''Employee growth drives Happy-ness at workplace''

What makes people in any organisation happy? Payal Gupta, director and CEO of Mumbai-based development and change management organisation Celebratory Network, talks to domain-b’s Nithin Rao on an interesting survey it conducted recently to track ‘happy-ness’ at the workplace

Happiness at the workplace is something that eludes many organisations both in India and abroad. Are employees generally happy at the work place? If many of them are not, what should a firm do to develop employee satisfaction?
These questions are paramount in the minds of many top executives both in the public and private sectors. And to find out the ground situation, a Mumbai-based firm, which is involved in organisation development, diversity and inclusion, family business consulting and helping develop happy workplace cultures, recently conducted a survey to index the happiness quotient among employees.
The Benchmarking on Happyness at Workplace 2019 survey, seeks to showcase the determinants of workplace happy-ness, highlighting the impact of demographic characteristics and job profile on these determinants.
“The findings of this survey indicate that the growth of employees in an organisation as well as their relationships with their supervisors, peers and subordinates predominantly drive ‘Happyness’ at workplace,” explains Payal Gupta, director and CEO, Celebratory Network. “Employees say that it’s not only the instances of recognition or achieving the goals, but also challenges, learnings and enriching work that makes them feel deeply happy at work.”
And the survey reveals that politics, negativity, bureaucracy and low pay count amongst the top unhappy experiences.
Nearly 200 people were interviewed for the survey; though the majority were in India, some in the UAE, the UK, the US and Europe were also included. 
Established in 2012, Celebratory Network has worked actively with both the public and private sector companies and NGOs. “We have also started expansion in the Middle East, Europe and North America,” says out Gupta. “Projects in the UAE and Europe on Happy Workplace Cultures have been completed.”
The firm, whose major clients in India include the Aditya Birla Group (including Hindalco), JSW Infra and Liberty Mutual Insurance, says it has grown four times since inception. It now plans to make its presence felt in Europe and the Americas, including the US.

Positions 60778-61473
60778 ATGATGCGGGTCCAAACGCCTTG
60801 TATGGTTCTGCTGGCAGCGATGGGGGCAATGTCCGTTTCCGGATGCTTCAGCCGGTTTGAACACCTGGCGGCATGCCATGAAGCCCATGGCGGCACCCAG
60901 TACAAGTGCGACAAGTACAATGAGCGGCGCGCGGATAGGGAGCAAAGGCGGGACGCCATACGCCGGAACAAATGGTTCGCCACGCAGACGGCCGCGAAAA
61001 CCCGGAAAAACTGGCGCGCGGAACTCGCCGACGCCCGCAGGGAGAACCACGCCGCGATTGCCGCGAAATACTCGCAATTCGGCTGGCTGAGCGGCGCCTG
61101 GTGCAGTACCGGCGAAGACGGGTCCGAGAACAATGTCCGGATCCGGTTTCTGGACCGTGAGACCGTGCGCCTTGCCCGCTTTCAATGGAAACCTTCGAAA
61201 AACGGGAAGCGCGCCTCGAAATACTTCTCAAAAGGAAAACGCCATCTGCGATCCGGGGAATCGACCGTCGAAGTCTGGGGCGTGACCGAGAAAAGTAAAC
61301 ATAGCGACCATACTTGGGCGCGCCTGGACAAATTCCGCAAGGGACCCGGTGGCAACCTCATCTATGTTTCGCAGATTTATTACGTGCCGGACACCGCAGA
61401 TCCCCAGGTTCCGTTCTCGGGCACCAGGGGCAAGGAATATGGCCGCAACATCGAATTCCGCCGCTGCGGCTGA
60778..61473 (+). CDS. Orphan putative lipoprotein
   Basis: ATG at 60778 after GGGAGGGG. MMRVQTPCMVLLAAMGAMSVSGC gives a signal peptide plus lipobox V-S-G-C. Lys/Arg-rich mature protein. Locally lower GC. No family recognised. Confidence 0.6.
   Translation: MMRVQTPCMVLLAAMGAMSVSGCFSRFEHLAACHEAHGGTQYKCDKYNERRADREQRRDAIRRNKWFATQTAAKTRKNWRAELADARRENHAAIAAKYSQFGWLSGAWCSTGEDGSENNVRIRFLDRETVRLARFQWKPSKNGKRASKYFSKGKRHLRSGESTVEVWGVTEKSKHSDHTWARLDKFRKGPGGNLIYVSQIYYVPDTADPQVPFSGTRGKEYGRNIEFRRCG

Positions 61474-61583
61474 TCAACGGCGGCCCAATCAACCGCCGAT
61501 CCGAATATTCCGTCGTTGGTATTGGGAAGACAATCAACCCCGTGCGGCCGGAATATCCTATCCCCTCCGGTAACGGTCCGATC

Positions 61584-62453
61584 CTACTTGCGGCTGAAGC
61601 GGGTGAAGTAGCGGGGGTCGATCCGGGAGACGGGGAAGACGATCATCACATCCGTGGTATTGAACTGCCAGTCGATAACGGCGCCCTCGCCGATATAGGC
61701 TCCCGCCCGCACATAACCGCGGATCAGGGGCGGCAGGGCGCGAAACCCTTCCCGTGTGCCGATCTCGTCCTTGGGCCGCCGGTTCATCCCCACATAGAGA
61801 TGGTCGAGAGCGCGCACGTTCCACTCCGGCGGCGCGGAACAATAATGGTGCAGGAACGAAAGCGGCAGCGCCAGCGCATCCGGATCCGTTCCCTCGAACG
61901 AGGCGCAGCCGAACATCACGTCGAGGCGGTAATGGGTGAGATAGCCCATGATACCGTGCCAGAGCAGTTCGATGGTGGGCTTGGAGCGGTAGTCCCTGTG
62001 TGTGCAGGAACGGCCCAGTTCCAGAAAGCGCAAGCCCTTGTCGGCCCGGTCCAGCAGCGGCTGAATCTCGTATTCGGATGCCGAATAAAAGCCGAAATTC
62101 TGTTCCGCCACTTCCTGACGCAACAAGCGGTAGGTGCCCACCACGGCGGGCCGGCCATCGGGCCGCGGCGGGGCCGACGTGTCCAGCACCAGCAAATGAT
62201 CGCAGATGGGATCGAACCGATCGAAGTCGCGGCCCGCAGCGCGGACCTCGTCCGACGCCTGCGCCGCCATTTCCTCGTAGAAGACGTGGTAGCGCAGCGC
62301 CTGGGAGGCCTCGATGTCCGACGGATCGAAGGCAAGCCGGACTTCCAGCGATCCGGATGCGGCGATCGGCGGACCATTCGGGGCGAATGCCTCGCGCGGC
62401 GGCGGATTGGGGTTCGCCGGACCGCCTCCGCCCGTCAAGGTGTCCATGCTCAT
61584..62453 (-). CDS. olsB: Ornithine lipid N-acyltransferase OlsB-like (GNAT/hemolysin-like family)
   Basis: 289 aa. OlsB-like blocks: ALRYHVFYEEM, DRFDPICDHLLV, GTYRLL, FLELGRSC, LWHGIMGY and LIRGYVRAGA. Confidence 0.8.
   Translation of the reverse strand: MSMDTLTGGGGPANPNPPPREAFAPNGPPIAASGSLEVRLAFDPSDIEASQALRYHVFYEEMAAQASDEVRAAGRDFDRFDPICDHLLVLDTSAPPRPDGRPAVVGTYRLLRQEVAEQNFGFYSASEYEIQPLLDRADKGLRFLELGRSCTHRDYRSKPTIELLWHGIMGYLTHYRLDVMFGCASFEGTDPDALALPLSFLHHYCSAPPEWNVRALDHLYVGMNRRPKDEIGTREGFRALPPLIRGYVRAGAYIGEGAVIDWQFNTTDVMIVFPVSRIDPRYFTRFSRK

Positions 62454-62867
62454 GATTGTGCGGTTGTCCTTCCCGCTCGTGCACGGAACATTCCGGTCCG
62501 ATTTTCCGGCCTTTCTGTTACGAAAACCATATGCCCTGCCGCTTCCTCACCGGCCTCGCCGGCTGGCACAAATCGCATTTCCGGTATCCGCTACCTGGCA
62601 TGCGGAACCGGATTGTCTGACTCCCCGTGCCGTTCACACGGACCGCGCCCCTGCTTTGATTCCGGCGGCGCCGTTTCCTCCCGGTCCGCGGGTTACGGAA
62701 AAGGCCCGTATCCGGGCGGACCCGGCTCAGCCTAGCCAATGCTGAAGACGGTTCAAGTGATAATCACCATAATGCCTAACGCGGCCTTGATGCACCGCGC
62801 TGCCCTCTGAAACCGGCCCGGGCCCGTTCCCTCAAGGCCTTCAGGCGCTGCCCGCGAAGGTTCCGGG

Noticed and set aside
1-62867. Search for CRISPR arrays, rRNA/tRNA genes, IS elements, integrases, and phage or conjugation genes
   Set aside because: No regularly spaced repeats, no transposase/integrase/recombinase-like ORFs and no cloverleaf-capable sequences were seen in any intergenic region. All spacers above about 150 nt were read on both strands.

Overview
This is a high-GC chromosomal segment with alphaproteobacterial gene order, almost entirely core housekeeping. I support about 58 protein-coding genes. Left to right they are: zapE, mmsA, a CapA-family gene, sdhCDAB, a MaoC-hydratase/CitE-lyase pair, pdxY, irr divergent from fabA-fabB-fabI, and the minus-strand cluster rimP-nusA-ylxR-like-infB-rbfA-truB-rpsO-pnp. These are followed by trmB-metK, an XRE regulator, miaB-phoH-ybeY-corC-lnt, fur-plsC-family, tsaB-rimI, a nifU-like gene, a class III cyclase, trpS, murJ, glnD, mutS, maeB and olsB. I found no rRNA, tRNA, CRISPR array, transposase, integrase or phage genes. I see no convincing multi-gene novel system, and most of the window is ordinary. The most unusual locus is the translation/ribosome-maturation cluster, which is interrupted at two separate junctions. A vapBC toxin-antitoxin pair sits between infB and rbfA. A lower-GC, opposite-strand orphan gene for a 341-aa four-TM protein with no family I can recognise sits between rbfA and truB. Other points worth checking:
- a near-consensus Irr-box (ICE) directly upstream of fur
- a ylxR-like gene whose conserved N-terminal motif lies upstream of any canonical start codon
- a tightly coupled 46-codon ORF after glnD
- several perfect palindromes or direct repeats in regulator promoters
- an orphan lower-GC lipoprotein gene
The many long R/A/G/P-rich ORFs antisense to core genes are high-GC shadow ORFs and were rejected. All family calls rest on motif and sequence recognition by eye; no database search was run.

According to Gupta, organisation development projects including ‘Happy Workplace Cultures and Change Management’ are the major sources of revenue for the company. “Family managed businesses and corporates are our major clients,” she explains.
“We are focusing on the professional individual, looking at how he/she contributes or not to their own ‘happyness’ at work through our course ‘Deliberately Happy Professional,” says Gupta.
The Benchmarking on Happyness at Workplace report provided an opportunity to identify the determinants of happiness at the workplace, along with the variations among different individual and organisational profiles. 
“It is evident from the survey that the growth within an organisation was found to be linked with both happy as well as unhappy experiences of the organisation,” notes Gupta. “While certain characteristics under the theme of relationships such as approachable seniors, healthy relationships and support made employees feel happy, the unhappy experiences were reported under themes of practice and processes such as bureaucracy, injustice and power play.”
Key messages for a happy workplace
The survey resulted in the identification of key areas that would ensure a happy workplace. They include:
• Inclusive growth
• Team engagement
• Treating everyone with dignity and respect
• Dynamism in challenges and learning opportunities 
The Happy Work Culture (HWC) practice aims to understand the person, the organisational culture and its impact on individuals and businesses. It aims to:
• Provide a tool to access the intuition of employee
• Bring understanding who the employees are as individuals 
• Gather employee’s experience for the desired culture
• Engage in dialogues to learn stories that are enabling and blocking ‘Happyness’